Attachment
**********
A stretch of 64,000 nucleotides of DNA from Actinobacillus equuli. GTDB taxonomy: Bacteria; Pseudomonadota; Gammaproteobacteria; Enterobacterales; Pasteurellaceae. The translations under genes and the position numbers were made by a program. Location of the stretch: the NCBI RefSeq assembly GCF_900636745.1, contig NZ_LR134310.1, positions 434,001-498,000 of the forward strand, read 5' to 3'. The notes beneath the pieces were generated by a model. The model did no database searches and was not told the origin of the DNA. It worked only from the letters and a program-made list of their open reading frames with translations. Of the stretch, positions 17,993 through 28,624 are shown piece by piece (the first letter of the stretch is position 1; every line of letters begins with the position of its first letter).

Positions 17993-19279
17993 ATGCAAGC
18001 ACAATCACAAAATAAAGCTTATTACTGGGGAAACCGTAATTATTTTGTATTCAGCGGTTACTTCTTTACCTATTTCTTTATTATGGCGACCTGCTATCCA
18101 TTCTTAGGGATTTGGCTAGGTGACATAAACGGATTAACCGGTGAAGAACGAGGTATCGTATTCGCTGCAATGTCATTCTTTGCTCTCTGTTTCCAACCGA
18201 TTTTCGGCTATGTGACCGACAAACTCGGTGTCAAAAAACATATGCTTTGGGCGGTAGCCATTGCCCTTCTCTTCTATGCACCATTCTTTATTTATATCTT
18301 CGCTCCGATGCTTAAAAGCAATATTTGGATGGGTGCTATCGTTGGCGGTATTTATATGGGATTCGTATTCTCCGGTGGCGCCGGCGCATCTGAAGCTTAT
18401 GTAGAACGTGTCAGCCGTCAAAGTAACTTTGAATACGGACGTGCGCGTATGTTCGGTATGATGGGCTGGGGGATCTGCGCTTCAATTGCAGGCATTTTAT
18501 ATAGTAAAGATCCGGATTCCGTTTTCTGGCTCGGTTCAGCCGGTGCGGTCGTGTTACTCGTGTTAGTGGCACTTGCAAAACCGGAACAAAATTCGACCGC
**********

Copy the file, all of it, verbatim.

A stretch of 64,000 nucleotides of DNA from Actinobacillus equuli. GTDB taxonomy: Bacteria; Pseudomonadota; Gammaproteobacteria; Enterobacterales; Pasteurellaceae. The translations under genes and the position numbers were made by a program. Location of the stretch: the NCBI RefSeq assembly GCF_900636745.1, contig NZ_LR134310.1, positions 434,001-498,000 of the forward strand, read 5' to 3'. The notes beneath the pieces were generated by a model. The model did no database searches and was not told the origin of the DNA. It worked only from the letters and a program-made list of their open reading frames with translations. Of the stretch, positions 17,993 through 28,624 are shown piece by piece (the first letter of the stretch is position 1; every line of letters begins with the position of its first letter).

Positions 17993-19279
17993 ATGCAAGC
18001 ACAATCACAAAATAAAGCTTATTACTGGGGAAACCGTAATTATTTTGTATTCAGCGGTTACTTCTTTACCTATTTCTTTATTATGGCGACCTGCTATCCA
18101 TTCTTAGGGATTTGGCTAGGTGACATAAACGGATTAACCGGTGAAGAACGAGGTATCGTATTCGCTGCAATGTCATTCTTTGCTCTCTGTTTCCAACCGA
18201 TTTTCGGCTATGTGACCGACAAACTCGGTGTCAAAAAACATATGCTTTGGGCGGTAGCCATTGCCCTTCTCTTCTATGCACCATTCTTTATTTATATCTT
18301 CGCTCCGATGCTTAAAAGCAATATTTGGATGGGTGCTATCGTTGGCGGTATTTATATGGGATTCGTATTCTCCGGTGGCGCCGGCGCATCTGAAGCTTAT
18401 GTAGAACGTGTCAGCCGTCAAAGTAACTTTGAATACGGACGTGCGCGTATGTTCGGTATGATGGGCTGGGGGATCTGCGCTTCAATTGCAGGCATTTTAT
18501 ATAGTAAAGATCCGGATTCCGTTTTCTGGCTCGGTTCAGCCGGTGCGGTCGTGTTACTCGTGTTAGTGGCACTTGCAAAACCGGAACAAAATTCGACCGC